ask, would the same mentality prevail if the accused
More is at
stake here than one man’s life. Even setting aside
the ethical and philosophical questions surrounding
capital punishment, the fact remains: If Troy Davis
cannot receive a fair and impartial trial in
Georgia, this raises serious questions about the
state’s ability in this the twenty-first century to
provide liberty and justice for all.
seeks closure in the form of justice. We all do.
(c) David Morse 2008
David Morse is a journalist and human rights
activist who has written extensively about Sudan.
* * *
1493: Uncovering the New World Columbus
By Charles C. Mann
a big fan of Charles Mann’s previous
New Revelations of the Americas Before
Columbus, in which he
provides a sweeping and provocative
examination of North and South America
prior to the arrival of Christopher
Columbus. It’s exhaustively researched
but so wonderfully written that it’s
anything but exhausting to read. With
1493, Mann has taken it to a
new, truly global level. Building on the
groundbreaking work of Alfred Crosby
The Columbian Exchange and, I’m
proud to say, a fellow Nantucketer),
Mann has written nothing less than the
story of our world: how a planet of what
were once several autonomous continents
is quickly becoming a single,
Mann not only talked to countless
scientists and researchers; he visited
the places he writes about, and as a
consequence, the book has a marvelously
wide-ranging yet personal feel as we
follow Mann from one far-flung corner of
the world to the next. And always, the
prose is masterful. In telling the
improbable story of how Spanish and
Chinese cultures collided in the
Philippines in the sixteenth century, he
takes us to the island of Mindoro whose
“southern coast consists of a number of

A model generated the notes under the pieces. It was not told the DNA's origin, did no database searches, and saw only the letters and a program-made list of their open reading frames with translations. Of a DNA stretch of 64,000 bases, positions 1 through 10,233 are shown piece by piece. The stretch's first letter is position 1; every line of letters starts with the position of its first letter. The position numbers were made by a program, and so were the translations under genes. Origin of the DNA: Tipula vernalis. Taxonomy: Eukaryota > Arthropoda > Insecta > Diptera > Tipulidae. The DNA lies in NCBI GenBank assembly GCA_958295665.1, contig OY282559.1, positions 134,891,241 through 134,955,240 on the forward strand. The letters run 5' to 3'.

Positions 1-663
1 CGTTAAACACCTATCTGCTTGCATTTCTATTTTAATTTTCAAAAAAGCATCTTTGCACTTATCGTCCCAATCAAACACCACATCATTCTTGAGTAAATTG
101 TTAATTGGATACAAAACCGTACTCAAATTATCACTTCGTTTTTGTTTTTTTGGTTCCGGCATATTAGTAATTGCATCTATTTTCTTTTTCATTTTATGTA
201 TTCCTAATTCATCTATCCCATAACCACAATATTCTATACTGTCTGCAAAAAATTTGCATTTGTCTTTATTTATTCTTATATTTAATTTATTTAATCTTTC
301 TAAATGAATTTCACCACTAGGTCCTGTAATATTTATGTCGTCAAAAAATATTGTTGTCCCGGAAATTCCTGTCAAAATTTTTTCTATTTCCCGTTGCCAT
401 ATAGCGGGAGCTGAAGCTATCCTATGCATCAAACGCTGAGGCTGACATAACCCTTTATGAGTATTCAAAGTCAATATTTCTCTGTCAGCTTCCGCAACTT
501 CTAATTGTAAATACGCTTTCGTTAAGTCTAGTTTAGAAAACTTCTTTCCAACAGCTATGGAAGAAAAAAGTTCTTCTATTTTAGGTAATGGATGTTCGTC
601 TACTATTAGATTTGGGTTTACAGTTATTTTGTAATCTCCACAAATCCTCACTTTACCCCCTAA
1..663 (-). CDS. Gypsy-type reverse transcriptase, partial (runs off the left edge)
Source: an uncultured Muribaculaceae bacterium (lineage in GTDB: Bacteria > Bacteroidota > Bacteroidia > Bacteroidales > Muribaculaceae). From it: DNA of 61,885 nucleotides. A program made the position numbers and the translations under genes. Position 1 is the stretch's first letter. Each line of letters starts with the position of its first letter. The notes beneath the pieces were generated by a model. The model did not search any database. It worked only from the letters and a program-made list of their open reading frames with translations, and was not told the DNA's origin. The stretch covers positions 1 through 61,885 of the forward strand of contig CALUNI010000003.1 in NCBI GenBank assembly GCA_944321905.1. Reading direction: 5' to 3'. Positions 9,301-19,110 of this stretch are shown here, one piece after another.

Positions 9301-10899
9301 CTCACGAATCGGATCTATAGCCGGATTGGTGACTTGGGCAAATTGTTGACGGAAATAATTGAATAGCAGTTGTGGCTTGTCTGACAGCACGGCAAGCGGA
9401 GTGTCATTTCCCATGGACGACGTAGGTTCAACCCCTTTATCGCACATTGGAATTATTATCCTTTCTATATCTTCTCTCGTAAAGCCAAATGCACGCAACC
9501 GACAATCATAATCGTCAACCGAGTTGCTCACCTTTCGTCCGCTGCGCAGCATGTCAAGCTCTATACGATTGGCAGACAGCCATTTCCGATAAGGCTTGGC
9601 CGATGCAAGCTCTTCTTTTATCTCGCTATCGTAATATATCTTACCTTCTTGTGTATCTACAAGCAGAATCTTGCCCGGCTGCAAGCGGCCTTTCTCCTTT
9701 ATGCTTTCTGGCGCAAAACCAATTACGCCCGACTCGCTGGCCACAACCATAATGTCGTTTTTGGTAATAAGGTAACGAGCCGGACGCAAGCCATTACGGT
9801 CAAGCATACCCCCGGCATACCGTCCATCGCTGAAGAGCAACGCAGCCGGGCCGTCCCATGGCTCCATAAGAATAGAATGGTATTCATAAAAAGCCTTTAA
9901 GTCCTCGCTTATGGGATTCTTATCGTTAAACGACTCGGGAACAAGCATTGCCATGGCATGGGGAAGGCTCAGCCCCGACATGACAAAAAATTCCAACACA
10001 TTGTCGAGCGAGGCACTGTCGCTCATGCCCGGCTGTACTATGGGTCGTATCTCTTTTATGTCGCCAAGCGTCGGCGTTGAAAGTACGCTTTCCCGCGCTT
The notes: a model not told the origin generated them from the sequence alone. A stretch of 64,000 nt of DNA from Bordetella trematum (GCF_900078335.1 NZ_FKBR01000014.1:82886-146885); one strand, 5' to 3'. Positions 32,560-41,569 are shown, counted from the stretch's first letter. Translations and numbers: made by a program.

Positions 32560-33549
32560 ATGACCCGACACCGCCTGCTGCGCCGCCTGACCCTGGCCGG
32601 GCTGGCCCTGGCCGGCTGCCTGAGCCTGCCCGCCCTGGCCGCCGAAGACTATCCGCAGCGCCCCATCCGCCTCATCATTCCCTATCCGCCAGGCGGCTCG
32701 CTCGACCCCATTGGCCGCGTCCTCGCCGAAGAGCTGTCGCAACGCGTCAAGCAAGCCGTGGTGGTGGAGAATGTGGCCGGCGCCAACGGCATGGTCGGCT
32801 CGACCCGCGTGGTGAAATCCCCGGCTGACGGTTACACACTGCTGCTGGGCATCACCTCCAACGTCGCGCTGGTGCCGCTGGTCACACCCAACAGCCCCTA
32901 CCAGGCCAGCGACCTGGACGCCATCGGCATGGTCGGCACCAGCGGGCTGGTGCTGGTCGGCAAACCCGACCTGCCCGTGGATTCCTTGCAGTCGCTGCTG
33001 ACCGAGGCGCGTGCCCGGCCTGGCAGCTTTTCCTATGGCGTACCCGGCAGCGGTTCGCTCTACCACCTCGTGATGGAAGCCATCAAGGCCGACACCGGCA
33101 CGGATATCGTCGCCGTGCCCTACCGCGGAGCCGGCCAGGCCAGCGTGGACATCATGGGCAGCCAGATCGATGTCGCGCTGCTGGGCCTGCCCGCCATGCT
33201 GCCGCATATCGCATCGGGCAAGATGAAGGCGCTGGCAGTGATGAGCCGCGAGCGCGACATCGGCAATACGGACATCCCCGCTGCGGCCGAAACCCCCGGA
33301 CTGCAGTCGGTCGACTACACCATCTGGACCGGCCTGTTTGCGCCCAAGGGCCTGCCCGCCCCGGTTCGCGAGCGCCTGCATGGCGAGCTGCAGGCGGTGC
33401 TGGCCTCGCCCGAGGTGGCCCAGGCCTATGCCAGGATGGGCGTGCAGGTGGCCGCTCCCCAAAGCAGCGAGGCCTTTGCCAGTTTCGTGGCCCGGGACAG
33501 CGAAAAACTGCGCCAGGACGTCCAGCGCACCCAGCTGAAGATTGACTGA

small bays, one next to another like
tooth marks in an apple.” We learn how
the spread of malaria, the potato,
tobacco, guano, rubber plants, and sugar
cane have disrupted and convulsed the
planet and will continue to do so until
we are finally living on one integrated
or at least close-to-integrated Earth.
Whether or not the human instigators of
all this remarkable change will survive
the process they helped to initiate more
than five hundred years ago remains,
Mann suggests in this monumental and
revelatory book, an open question.
* * *
Sex at the Margins
Migration, Labour Markets and the Rescue Industry
By Laura María Agustín
This book explodes several myths: that selling sex is completely different from any other kind of work, that migrants who sell sex are passive victims and that the multitude of people out to save them are without self-interest. Laura Agustín makes a passionate case against these stereotypes, arguing that the label 'trafficked' does not accurately describe migrants' lives and that the 'rescue industry' serves to disempower them. Based on extensive research amongst both migrants who sell sex and social helpers, Sex at the Margins provides a radically different analysis. Frequently, says Agustin, migrants make rational choices to travel and work in the sex industry, and although they are treated like a marginalised group they form part of the dynamic global economy. Both powerful and controversial, this book is essential reading for all those who want to understand the increasingly important relationship between sex markets, migration and the desire for social justice. "Sex at the Margins rips apart distinctions between migrants, service work and sexual labour and reveals the utter complexity of the contemporary sex industry. This book is set to be a trailblazer in the study of sexuality."—Lisa Adkins, University of London
* * * * *
The White Masters of the
The World and Africa, 1965
By W. E. B. Du Bois
W. E. B. Du Bois’
Arraignment and Indictment of White Civilization
* * *
Ancient African Nations
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If you like this page consider making a donation
* * * * *
Negro Digest /
Browse all issues
* * * * *
The Death of Emmett Till by Bob Dylan
The Lonesome Death of Hattie Carroll
Only a Pawn in Their Game
Rev. Jesse Lee Peterson Thanks America for
George Jackson /
* * *
The Journal of Negro History issues at Project Gutenberg
Haitian Declaration of Independence 1804
January 1, 1804 -- The Founding of
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posted 25 October